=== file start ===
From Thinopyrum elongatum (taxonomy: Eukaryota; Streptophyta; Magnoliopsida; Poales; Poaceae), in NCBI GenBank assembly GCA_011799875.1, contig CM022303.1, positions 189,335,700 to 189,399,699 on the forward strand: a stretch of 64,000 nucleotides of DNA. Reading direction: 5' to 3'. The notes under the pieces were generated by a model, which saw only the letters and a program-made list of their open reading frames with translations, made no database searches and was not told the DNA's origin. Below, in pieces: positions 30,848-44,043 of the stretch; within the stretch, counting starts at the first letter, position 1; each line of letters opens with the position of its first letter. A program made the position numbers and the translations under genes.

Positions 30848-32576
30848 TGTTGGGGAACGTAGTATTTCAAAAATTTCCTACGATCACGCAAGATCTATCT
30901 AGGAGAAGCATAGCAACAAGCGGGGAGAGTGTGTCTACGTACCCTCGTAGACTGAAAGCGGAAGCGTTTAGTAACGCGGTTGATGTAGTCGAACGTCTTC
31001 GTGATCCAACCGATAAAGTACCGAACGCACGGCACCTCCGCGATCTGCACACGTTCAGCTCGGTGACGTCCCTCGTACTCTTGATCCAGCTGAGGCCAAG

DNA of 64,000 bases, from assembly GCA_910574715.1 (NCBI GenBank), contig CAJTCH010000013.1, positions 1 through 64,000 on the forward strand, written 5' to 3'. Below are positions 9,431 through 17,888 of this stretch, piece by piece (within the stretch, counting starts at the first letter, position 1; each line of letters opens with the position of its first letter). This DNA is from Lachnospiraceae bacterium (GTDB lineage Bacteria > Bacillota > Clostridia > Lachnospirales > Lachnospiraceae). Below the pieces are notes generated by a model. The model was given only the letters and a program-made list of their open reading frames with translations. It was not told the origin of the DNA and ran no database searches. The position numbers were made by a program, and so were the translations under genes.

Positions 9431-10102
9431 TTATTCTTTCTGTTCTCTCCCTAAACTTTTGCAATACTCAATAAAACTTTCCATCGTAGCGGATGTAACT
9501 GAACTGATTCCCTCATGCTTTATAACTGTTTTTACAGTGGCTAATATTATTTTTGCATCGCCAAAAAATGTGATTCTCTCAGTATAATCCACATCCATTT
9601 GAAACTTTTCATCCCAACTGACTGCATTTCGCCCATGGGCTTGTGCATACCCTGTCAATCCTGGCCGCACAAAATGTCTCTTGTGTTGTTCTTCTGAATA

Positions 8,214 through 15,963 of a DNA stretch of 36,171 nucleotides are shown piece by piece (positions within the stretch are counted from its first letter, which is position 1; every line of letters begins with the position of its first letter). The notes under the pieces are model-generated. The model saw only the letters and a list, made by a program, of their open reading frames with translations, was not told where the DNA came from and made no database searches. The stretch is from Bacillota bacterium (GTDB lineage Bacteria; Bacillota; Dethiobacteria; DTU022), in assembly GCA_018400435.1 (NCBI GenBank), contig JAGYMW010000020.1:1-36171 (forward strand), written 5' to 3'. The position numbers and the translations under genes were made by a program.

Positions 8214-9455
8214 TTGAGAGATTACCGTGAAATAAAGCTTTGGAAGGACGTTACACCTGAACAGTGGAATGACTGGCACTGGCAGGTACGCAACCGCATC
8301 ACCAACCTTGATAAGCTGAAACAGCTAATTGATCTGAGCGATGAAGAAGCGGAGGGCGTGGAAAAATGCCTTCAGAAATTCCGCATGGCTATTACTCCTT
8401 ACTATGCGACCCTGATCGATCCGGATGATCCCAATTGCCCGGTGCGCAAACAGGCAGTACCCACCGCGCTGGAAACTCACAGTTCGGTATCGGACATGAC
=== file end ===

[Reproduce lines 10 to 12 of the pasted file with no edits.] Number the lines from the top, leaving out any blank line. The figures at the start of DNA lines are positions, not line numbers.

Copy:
9601 GAAACTTTTCATCCCAACTGACTGCATTTCGCCCATGGGCTTGTGCATACCCTGTCAATCCTGGCCGCACAAAATGTCTCTTGTGTTGTTCTTCTGAATA

Positions 8,214 through 15,963 of a DNA stretch of 36,171 nucleotides are shown piece by piece (positions within the stretch are counted from its first letter, which is position 1; every line of letters begins with the position of its first letter). The notes under the pieces are model-generated. The model saw only the letters and a list, made by a program, of their open reading frames with translations, was not told where the DNA came from and made no database searches. The stretch is from Bacillota bacterium (GTDB lineage Bacteria; Bacillota; Dethiobacteria; DTU022), in assembly GCA_018400435.1 (NCBI GenBank), contig JAGYMW010000020.1:1-36171 (forward strand), written 5' to 3'. The position numbers and the translations under genes were made by a program.

Positions 8214-9455